Asian stocks rose Thursday, with the Nikkei Average hitting a three-month high, as investors were reassured by the Federal Reserve’s commitment to low interest rates.
The S&P 500 closed Wednesday at a record after Federal Reserve Chairwoman Janet Yellen gave a relatively upbeat assessment of the economy. Speaking after the central bank’s latest policy meeting, Ms. Yellen said that interest rates would stay low for a relatively long period.
The dollar fell against major currencies, as investors who had expected the Fed to shift to an accelerated schedule for the increase in interest rates were disappointed.
The dollar softened 0.2% against the yen on Wednesday, and was steady during Asian trade — last at ¥101.93.
Japan’s Nikkei Average shrugged off the stronger yen, typically a headwind for stocks in Tokyo, and was last up 1.4% at 15,328.03 — the first time that the index has traded above 15,300 since March 7.
“The Fed didn’t say much that the market hadn’t already perceived; hence U.S. stocks’ generally positive reaction overnight,” said Nicholas Smith, equity strategist at CLSA. “More interesting is the fact of Japan shares’ divergence from the dollar/yen market gyrations; the market is up strongly despite a weaker dollar.”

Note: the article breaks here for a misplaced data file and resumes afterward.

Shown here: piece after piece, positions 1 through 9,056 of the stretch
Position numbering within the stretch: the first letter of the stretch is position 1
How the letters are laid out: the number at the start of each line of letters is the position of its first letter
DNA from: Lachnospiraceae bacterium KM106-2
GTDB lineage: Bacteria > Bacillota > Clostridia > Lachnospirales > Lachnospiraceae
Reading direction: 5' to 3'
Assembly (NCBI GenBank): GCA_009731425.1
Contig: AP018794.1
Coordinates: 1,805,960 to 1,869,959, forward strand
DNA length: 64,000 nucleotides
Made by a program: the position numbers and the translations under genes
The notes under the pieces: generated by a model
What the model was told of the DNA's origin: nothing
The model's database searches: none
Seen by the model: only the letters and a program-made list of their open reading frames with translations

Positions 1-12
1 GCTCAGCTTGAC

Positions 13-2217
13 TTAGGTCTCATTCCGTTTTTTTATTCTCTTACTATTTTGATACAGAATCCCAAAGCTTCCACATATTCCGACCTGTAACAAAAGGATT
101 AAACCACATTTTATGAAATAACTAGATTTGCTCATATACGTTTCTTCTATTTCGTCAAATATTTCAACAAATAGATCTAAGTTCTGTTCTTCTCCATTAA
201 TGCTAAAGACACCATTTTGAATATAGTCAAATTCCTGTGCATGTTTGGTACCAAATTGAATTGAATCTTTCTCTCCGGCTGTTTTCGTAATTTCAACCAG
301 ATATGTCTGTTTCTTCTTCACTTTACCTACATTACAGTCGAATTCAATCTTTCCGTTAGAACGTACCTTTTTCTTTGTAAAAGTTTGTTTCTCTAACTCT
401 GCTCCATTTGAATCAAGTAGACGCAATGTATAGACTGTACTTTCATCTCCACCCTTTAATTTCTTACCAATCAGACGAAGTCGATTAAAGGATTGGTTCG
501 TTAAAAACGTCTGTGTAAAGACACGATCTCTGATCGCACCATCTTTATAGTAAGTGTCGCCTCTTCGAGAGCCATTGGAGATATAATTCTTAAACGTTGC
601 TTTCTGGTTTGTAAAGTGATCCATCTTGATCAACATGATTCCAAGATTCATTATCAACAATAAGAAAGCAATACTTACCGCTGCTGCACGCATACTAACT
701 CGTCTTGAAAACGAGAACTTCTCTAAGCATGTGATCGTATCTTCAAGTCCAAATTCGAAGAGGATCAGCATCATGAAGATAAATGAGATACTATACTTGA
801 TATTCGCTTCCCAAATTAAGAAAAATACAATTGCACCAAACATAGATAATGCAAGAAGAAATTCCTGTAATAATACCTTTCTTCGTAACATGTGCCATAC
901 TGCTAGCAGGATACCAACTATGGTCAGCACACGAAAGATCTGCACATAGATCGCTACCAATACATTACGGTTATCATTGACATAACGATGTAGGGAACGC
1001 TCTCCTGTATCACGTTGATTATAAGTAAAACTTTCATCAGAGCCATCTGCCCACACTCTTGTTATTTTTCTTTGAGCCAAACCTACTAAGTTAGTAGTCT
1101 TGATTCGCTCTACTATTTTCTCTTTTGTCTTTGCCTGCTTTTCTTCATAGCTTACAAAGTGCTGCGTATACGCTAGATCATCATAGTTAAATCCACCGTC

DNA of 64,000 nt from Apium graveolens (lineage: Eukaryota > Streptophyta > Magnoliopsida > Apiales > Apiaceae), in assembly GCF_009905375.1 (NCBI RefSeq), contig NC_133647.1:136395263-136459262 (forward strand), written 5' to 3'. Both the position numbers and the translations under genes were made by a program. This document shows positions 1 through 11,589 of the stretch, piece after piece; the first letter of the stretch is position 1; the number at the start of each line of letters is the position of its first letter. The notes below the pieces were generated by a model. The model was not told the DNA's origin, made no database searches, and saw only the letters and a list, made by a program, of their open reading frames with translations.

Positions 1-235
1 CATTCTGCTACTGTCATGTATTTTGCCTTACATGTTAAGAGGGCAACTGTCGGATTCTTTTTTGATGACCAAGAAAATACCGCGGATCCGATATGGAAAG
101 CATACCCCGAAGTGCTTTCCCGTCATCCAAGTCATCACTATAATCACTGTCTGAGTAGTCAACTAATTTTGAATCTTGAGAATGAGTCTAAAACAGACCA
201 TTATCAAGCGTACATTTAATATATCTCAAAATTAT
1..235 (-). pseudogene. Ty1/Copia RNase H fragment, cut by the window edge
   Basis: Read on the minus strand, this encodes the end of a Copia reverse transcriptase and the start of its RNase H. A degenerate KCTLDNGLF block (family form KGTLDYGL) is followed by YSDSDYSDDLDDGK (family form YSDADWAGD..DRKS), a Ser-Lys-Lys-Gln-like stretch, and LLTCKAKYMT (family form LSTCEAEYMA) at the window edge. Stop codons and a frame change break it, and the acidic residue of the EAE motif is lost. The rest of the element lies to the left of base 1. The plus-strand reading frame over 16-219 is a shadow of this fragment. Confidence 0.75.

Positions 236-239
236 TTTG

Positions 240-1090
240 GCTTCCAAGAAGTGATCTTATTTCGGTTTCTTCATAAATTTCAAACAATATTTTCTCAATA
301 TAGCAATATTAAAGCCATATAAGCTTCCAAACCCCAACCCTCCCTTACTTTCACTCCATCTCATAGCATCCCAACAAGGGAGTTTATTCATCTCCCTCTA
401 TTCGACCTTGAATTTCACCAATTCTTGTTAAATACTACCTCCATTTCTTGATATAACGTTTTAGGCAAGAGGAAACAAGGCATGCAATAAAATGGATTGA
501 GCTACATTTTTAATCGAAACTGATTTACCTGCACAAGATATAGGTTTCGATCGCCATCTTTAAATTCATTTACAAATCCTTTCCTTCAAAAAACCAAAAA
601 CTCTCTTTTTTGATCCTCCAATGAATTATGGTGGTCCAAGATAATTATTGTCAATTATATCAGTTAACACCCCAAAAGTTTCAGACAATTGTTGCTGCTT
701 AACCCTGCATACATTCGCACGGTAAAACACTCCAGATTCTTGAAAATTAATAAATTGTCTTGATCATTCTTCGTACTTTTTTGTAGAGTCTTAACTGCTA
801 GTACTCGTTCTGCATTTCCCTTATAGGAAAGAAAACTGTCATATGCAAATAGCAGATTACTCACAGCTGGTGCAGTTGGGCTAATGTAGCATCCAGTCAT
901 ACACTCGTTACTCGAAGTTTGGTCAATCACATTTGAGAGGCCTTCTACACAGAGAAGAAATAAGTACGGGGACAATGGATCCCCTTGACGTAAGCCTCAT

Shares in Sharp Corp. jumped 4.5% in Tokyo after the firm announced that it had developed an LCD panel that can be cut into any shape, which could potentially pave the way for a wide range of applications. Also in Japan, shares in Nippon Sheet Glass surged 14.5% after Nomura Securities upgraded the company to buy from neutral.
Also supporting regional sentiment were comments from Chinese Premier Li Keqiang that the Chinese economy would avoid a hard landing to hit its 7.5% growth target this year. This helped commodity stocks, especially in Australia, where the S&P/ASX 200 added 1%.
Strong gains in miners helped the Australian benchmark move higher, bouncing back from declines in recent sessions. Spot iron-ore prices rose 1% to $90.30, helping BHP Billiton and Fortescue Metals Group gain 2.3% and 3.4% respectively.
Elsewhere in Asia, South Korea’s Kospi was up 0.3%, the Philippines’ PSEi l ost 0.5%, and Singapore’s Straits Times Index added 0.1%.
In China, Hong Kong’s Hang Seng Index added 0.1%, and the Shanghai Composite was also 0.2% lower.
Source : Marketwatch